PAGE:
Bees struggle to find flowers because of air pollution. A new study has found that air pollution is preventing pollinators from finding flowers because it degrades the scent.
A research team comprising the UK Centre for Ecology & Hydrology (UKCEH) and the Universities of Birmingham, Reading, Surrey and Southern Queensland found that ozone substantially changes the size and scent of floral odor plumes given off by flowers and that it reduces honeybees’ ability to recognize odors by up to 90% from just a few meters away.
Ground-level ozone typically forms when nitrogen oxide emissions from vehicles and industrial processes react with volatile organic compounds emitted from vegetation in the presence of sunlight.
Professor Christian Pfrang from the University of Birmingham, who collaborated on the research, said: “Our study provides robust evidence that the changes due to ground-level ozone on floral scent cause pollinators to struggle to carry out their crucial role in the natural environment, with implications for food security.”
Bees struggle to find flowers because of air pollution
The findings suggest that ozone is likely to have a negative impact on wildflower abundance and crop yields. International research has already established that ozone has a negative impact on food production because it damages plant growth.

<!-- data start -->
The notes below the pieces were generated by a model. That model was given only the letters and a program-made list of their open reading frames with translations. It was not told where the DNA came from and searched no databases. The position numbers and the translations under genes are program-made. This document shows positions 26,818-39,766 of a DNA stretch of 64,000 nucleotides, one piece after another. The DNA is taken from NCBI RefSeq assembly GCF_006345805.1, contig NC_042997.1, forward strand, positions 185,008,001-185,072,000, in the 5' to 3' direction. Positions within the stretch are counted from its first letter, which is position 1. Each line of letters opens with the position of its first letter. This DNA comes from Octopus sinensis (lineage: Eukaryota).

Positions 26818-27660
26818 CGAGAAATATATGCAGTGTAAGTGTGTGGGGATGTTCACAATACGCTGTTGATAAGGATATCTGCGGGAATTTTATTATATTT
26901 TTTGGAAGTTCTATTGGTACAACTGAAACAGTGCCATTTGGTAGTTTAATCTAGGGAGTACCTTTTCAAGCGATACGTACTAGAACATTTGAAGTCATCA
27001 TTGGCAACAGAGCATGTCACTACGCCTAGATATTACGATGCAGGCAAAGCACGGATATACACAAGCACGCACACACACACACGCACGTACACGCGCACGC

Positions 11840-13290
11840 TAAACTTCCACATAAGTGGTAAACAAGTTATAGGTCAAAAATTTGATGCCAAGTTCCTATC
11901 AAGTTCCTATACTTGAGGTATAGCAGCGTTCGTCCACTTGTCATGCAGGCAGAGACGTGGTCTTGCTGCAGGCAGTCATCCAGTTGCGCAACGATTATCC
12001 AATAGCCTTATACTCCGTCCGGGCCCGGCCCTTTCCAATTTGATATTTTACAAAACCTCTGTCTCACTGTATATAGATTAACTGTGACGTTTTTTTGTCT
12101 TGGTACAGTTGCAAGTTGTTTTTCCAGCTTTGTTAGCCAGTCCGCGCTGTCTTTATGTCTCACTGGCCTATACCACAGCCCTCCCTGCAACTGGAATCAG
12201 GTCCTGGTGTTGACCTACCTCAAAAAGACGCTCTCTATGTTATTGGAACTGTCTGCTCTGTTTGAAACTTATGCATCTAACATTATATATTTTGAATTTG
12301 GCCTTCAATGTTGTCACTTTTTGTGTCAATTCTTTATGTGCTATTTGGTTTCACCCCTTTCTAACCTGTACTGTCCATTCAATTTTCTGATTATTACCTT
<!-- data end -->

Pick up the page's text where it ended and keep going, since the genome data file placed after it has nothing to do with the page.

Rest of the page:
Dr Ben Langford, an atmospheric scientist at UKCEH who led the study, said: “Some 75% of our food crops and nearly 90% of wild flowering plants depend, to some extent, upon animal pollination, particularly by insects. Therefore, understanding what adversely affects pollination, and how, is essential to helping us preserve the critical services that we rely upon for production of food, textiles, biofuels and medicines, for example.”
The researchers used a 30-meter wind tunnel at Surrey University to monitor how the size and shape of odor plumes changed in the presence of ozone. As well as decreasing the size of the odor plume, the scientists found that the scent of the plume changed substantially as certain compounds reacted much faster than others.
Read more at birmingham.ac.uk